Aid For Africa Dominates G8 Summit
MICHELE NORRIS, Host:
Leaders of the world's wealthiest nations are gathered in Japan today to address some of the world's weightiest issues. At the G8 summit, climate change, poverty, and security are on the agenda. This year's G8 summit is also complicated by crises caused by the prices of food and fuel. If critics had past doubts about whether the G8 meeting could produce solutions, they perhaps are even be more skeptical now.
NPR's Anthony Kuhn has our report from Japanese island of Hokkaido.
ANTHONY KUHN: The summit's first day was largely devoted to the issue of helping Africa's poor. U.N. Secretary General Ban Ki-moon said here today that global warming and soaring food prices are making the job tougher.
BAN KI: The world faces three simultaneous crises - a food crisis, a climate crisis and the development crisis. The three crises are deeply interconnected and need to be addressed as such.
KUHN: World Bank president Robert Zoellick said that the G8 leaders are united in addressing these crises.
ROBERT ZOELLICK: How we respond to this double jeopardy of soaring fuel and food prices is a test of the global system's commitment to help the most vulnerable. And it's a test we cannot afford to fail.
KUHN: Some NGOs in African nations are worried that instead of pledging additional money to tackle these problems, the G8 will just redirect some of the $50 billion in development aid it pledged three years ago with the G8 Summit in Gleneagles, Scotland.
Charles Abani is Oxfam's regional director in Southern Africa.
CHARLES ABANI: If we continuously divert aid money already committed at Gleneagles to address an agenda that was not on the Gleneagles table at the time, then we are just digging one hole to fill another hole.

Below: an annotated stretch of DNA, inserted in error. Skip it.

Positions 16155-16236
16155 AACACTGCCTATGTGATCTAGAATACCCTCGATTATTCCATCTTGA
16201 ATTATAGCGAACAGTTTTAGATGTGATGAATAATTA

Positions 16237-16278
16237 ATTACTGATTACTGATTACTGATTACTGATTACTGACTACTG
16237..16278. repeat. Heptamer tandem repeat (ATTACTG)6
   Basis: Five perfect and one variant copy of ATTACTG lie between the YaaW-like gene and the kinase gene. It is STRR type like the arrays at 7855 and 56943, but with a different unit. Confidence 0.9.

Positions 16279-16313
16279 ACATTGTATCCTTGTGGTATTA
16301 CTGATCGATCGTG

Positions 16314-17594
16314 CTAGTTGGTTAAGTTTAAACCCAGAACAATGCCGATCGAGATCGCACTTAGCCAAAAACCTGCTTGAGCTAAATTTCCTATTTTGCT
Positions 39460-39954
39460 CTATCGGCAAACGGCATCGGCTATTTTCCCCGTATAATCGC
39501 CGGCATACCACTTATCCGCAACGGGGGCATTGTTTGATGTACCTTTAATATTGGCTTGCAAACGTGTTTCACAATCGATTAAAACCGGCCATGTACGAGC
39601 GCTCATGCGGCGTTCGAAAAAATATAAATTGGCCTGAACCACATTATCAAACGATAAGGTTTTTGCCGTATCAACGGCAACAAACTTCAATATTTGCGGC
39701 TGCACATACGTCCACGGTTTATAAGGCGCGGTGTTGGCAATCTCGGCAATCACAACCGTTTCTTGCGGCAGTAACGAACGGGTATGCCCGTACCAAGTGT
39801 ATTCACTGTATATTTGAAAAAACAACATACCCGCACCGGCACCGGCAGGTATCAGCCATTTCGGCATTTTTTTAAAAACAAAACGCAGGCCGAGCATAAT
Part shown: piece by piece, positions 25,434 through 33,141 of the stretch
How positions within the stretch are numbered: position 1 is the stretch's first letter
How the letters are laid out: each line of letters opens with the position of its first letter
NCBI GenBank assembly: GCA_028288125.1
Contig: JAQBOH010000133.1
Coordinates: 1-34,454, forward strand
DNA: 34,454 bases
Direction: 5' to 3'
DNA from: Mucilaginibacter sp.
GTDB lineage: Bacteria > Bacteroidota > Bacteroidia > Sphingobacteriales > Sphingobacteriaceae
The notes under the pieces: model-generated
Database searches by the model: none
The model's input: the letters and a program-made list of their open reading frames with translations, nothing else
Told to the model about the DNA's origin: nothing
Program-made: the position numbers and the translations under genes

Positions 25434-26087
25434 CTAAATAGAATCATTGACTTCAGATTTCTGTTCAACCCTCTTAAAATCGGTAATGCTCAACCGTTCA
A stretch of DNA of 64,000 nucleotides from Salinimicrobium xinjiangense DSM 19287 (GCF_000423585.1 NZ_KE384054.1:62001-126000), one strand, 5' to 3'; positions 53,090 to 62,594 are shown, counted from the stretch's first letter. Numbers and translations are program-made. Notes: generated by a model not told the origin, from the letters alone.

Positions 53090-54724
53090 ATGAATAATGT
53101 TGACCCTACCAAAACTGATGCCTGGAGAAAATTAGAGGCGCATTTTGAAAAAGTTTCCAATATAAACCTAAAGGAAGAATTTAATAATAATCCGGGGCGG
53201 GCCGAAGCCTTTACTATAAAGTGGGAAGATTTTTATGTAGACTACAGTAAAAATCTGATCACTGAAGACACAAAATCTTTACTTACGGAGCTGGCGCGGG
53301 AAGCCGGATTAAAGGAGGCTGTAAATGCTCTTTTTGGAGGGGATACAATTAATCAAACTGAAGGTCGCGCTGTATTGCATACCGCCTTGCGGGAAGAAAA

KUHN: Observers say the G8 is not on target to fulfill its $50 billion pledge, nor is it even close to meeting its decade's old goal of getting rich countries to commit seven-tenths of one percent of their national incomes to poverty relief. This is President Bush's eight and final G8 Summit.
Assistant to the President for International Economic Affairs Dan Price says the President is committed to building political consensus at this meeting.
DANIEL PRICE: The President is a firm believer in the power of collective political will to make a difference especially when that will is translated into concrete actions.
KUHN: Oxfam's Charles Abani counters the political will, not national resources, is exactly what's missing.
ABANI: If we look at the amount of money spent in Iraq, the amount of money - $1 trillion - used to bail out irresponsible bankers in the last one year, then clearly, the resources exists. A decision to make that commitment is what is lacking.
KUHN: G8 leaders worked late into the night on a draft statement of their prescriptions for poverty and global warming. They're also likely to make a statement on the political crisis in Zimbabwe. The U.S., Britain and Germany warned today of further sanctions against Robert Mugabe's government. But Italy sided with some African nations that think sanctions would do more harm than good.
Anthony Kuhn, NPR News, Rusutsu, Japan.